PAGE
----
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A New Black Power | The Nation

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A New Black Power

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Most black Americans have been Democrats for at least the fifty-three years that I've been alive. What have the Democrats done for us in all that time? We have the lowest average income of any large racial group in the nation. We're incarcerated at an alarmingly high rate. We are still segregated and profiled, and have a very low representation at the top echelons of the Democratic Party. We are the stalwarts, the bulwark, the Old Faithful of the Democrats, and yet they have not made our issues a high priority in a very long time.

This article is an excerpt from Walter Mosley's Life Out of Context, just published by Nation Books.

About the Author

Walter Mosley
Walter Mosley is the author of the bestselling Easy Rawlins series of mysteries, the novel R.L.'s Dream, and the story...

Also by the Author

I was aware not only of being hated but also of hating myself from two points of view in the same mind—a brand of self-hatred that identifies the me in you and hates you for it.

Poverty and charity are two evils; charity is the lesser, but it is still evil.

Why should we be second-class members in the most important political activities of our lives? Why shouldn't the party we belong to think that our problems are the most important in this land?

I'm not saying that we should become Republicans. The Republicans don't care about us either. But at least they don't pretend to be on our side. And you have to admit that, of late, the Bush Administration has put black faces into high-profile jobs that carry clout on the international playing field. I don't have to like Colin Powell or Condoleezza Rice to appreciate that once a black person has been put into a position of power, the second time around is much, much easier.

We are a racial minority in a country where racism is a fact of life, a country that was founded on economic and imperialist racism. Taking this into account and adding it to the fact that our issues are regularly put on a back burner, I believe that it is not out of order to send out a call for the formation of an African-American interest group, or maybe a political unit, that would bring our issues, and others, to the forefront of American political discourse.

If we had our own political voting bloc that paid attention to issues that reflect our needs in domestic and international affairs, things would change for us. The first thing is that many more of us would be likely to vote. Imagine the interest young people would have if they felt we were organizing based on our own interests: They could work for a candidate who represented their issues; they could run for office themselves.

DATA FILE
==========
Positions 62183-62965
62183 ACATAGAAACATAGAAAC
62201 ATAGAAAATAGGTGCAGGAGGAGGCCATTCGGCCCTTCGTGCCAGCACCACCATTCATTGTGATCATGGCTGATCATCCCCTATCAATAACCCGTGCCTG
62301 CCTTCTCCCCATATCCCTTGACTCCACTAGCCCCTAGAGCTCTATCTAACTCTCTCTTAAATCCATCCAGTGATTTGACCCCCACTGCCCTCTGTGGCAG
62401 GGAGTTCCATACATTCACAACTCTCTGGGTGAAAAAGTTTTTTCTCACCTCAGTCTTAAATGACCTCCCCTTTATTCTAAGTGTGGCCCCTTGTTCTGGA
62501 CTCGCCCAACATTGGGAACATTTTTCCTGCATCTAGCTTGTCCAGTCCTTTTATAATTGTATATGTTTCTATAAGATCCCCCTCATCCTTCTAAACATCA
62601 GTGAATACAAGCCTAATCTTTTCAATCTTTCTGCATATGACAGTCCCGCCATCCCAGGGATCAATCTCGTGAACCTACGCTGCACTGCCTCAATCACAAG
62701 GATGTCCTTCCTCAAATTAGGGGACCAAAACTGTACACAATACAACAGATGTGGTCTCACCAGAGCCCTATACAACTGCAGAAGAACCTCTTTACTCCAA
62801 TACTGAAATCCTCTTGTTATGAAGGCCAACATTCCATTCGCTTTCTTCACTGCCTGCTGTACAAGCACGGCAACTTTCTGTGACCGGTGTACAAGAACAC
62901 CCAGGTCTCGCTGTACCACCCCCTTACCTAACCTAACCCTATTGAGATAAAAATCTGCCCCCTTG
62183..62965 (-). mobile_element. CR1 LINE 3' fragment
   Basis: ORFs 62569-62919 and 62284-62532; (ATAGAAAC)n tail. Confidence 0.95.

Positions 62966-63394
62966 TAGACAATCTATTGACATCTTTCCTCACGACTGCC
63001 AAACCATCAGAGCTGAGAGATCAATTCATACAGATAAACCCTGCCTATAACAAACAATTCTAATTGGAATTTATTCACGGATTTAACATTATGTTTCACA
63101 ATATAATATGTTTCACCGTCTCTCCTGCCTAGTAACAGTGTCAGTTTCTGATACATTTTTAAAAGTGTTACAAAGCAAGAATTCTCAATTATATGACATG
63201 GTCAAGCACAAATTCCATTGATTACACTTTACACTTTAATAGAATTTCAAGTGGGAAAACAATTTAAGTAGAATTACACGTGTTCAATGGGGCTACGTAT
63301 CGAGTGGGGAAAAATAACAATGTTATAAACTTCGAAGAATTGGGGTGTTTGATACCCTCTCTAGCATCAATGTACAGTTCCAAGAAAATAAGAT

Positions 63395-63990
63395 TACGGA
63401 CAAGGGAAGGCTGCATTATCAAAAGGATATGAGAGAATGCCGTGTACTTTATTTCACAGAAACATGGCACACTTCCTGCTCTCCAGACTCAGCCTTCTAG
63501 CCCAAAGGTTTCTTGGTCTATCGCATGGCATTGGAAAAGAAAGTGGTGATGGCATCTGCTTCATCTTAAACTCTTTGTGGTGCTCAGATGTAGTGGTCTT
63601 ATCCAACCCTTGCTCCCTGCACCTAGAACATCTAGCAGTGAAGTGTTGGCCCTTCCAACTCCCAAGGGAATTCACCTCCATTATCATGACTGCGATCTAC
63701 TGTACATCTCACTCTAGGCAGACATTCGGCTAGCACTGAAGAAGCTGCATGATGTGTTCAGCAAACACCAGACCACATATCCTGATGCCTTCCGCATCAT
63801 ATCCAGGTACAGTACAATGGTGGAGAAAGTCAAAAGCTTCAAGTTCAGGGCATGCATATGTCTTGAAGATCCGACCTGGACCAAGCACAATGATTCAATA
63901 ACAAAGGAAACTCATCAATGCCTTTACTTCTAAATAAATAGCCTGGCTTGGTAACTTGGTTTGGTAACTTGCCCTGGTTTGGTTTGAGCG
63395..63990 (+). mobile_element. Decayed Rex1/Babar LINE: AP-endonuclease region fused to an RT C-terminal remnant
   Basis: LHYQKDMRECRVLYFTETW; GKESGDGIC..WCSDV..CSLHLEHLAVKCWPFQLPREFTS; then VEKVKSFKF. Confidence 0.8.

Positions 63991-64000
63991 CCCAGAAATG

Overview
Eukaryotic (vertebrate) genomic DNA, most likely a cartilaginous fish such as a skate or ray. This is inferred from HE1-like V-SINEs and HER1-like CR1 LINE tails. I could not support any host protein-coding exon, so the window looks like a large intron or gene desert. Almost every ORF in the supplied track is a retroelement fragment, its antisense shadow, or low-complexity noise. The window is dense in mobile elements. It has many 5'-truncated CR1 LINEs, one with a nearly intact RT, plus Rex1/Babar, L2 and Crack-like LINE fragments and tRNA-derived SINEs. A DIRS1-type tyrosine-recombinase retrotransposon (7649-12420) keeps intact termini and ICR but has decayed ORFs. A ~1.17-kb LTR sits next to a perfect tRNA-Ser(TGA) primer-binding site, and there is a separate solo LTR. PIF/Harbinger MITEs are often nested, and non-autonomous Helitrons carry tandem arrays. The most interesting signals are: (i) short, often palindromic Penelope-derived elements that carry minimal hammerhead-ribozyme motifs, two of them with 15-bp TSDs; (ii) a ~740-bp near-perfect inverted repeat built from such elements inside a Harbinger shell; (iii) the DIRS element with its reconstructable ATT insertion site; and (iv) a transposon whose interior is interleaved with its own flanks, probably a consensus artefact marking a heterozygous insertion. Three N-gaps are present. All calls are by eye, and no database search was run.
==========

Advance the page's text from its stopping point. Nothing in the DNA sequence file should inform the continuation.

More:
And even though the party would be based on the racial identity that has been shoved down our throats since the first days we came here in chains, we wouldn't work only for ourselves. We'd argue about medical care and Social Security and the good jobs that are disappearing from this nation like fleas off a dead dog's back.

America's corporations, CEOs and portfolio managers don't have to worry about the euro and the devaluation of the dollar. They belong to an international club. It doesn't matter where the most recent SUV is being produced; what matters is that my stockholders and I own a piece of the company that makes and sells those cars.

It takes many companies working in unison to make secure the wealth of American capitalism. Two of the major-interest corporations that facilitate the needs of our wealthiest citizens are the Republican and Democratic (so-called) political parties. They exonerate their actions with numbers of votes, but the wheels they run on are greased by money, and lots of it.

If we took the vote into our own hands, we wouldn't have to ask the Democrats for their support--we could demand it. George W. Bush, or whoever takes his place, will send for our representatives to come to his home to discuss his plans. This is because they have not yet figured out how to dispose of the vote in the American political system.

Imagine it. We could actually democratize America by taking power away from the two-party system and handing it over to the people. Other special parties would arise splintering off from the centrist attendants of the rich once we show them the way.

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